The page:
They called it the "Trade of the Decade."
On June 27, 2002, the Indians traded a 29-year-old Bartolo Colon and Minor Leaguer pitcher Tim Drew to the Expos for first baseman Lee Stevens and prospects Cliff Lee, Brandon Phillips and Grady Sizemore. Colon, 10-4 with a 2.55 ERA, was a certified ace and pegged to help the second-place Expos make a run at the postseason. The disappointing Indians, in third place, were looking to rebuild with the young trio of prospects.
Cleveland fans warned of riots, with star shortstop Omar Vizquel claiming they lost "the next Bob Feller." Expos fans and GM Omar Minaya, on the other hand, were dreaming of championships.
Colon pitched well for Montreal down the stretch -- tallying a 3.31 ERA and 74 K's over 117 innings. Unfortunately, the 'Spos' 83 wins weren't enough to contend in October. Colon, then 30, moved on to the White Sox and the Expos would leave Montreal two years later.
The Indians, as we all would later learn, struck gold with Lee and Sizemore. The 23-year-old hurler ended up winning 90 games for Cleveland including a Cy Young Award in 2008, while the 19-year-old Sizemore became one of the best outfielders in baseball from 2005-08. The team made it to the ALCS in 2007:
Phillips, then 21, spent four years in Cleveland's organization, but his career didn't really take off until he was traded to the Reds (for Jeff Stevens) -- making three All-Star teams and winning four Gold Gloves.
So, by the late 2000s, it seemed that the three prospects had been the prize of the 2002 trade and all three might end up having better careers than Colon. But let's zoom ahead to the year 2015, because, well, that's where we presently are:
Cliff Lee is on the 60-day DL and may not pitch in the Majors again. His career WAR stands at 43.3.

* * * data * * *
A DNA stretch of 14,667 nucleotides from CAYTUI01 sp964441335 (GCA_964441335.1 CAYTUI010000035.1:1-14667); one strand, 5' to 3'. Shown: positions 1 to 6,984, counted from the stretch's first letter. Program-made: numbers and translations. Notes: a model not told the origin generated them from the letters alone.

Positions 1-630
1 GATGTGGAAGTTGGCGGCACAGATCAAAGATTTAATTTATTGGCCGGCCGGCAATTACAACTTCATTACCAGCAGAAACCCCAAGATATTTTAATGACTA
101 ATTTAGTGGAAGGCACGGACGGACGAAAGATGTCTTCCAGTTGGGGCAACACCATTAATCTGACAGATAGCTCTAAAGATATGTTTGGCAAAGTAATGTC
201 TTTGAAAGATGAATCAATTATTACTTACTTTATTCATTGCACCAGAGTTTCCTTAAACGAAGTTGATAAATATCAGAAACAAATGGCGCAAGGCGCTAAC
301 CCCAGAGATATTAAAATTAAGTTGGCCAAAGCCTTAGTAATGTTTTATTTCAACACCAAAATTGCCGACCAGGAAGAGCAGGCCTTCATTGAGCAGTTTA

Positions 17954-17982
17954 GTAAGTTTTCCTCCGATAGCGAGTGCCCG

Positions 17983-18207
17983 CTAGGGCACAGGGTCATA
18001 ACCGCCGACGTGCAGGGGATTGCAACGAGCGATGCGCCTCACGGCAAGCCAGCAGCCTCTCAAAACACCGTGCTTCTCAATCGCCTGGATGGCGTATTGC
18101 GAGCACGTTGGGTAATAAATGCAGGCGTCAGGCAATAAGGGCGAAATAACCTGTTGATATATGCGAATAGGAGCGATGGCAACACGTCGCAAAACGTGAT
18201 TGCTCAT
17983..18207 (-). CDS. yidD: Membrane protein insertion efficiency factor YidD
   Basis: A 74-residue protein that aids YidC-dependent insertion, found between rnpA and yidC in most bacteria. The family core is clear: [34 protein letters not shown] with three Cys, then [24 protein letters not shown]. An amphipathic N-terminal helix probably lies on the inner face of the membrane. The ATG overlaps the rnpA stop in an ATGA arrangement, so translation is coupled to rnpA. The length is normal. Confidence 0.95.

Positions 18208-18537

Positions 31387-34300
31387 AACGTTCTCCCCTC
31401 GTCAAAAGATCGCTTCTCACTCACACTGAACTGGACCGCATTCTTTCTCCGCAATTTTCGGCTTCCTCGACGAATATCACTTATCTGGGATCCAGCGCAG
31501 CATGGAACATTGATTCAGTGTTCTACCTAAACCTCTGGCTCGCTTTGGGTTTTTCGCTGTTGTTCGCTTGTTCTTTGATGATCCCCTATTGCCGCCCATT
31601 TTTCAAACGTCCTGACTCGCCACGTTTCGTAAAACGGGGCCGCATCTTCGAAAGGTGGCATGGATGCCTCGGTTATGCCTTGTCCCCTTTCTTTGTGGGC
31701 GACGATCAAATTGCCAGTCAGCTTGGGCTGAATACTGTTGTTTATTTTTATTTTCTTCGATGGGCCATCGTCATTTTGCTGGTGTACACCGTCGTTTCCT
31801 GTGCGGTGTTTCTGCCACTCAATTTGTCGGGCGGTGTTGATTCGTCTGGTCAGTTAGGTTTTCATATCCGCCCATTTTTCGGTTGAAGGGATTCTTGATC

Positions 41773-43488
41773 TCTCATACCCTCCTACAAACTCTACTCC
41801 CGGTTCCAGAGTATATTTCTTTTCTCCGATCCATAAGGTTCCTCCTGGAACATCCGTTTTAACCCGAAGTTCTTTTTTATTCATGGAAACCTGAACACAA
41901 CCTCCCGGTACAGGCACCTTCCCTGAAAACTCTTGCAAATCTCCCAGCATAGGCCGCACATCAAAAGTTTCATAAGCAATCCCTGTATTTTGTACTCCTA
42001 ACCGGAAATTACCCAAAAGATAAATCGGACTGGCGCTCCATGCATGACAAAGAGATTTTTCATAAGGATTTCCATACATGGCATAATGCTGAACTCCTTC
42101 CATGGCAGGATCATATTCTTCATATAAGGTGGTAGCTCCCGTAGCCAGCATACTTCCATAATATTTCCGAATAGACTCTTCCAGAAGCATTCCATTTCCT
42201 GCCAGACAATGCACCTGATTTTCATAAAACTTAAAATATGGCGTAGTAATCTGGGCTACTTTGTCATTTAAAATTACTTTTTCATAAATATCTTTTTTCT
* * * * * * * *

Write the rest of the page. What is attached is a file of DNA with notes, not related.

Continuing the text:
Grady Sizemore has suffered serious injuries over the last few years and is playing for the Rays in Triple-A. He holds a career WAR of 26.9.
Brandon Phillips is still a great option at second base and fantastic judge of swag, but his numbers have diminished over the last two years. His career WAR is currently at 27.1.
Colon, at 42, is second in the National League in both wins and K/BB. Thirteen years after the veteran was traded for a trio of young prospects, he's probably the one with the highest trade value. His name might be more recognizable to a casual baseball fan than any of the others. He has a Cy Young, he's learned to pitch without high-90's heat and he's delighted fans at the plate. All hail the Once and Future Bartolo:
His career WAR stands at 44.7 (26.8 since the trade).
Who knows what'll happen next? Will Sizemore somehow return to the player he once was? Will Lee make a miraculous recovery and get back on the mound? Will Colon pitch until he's 85? All we know is that this trade has had varying twists, turns and degrees of separation -- stay tuned for details on that next week ...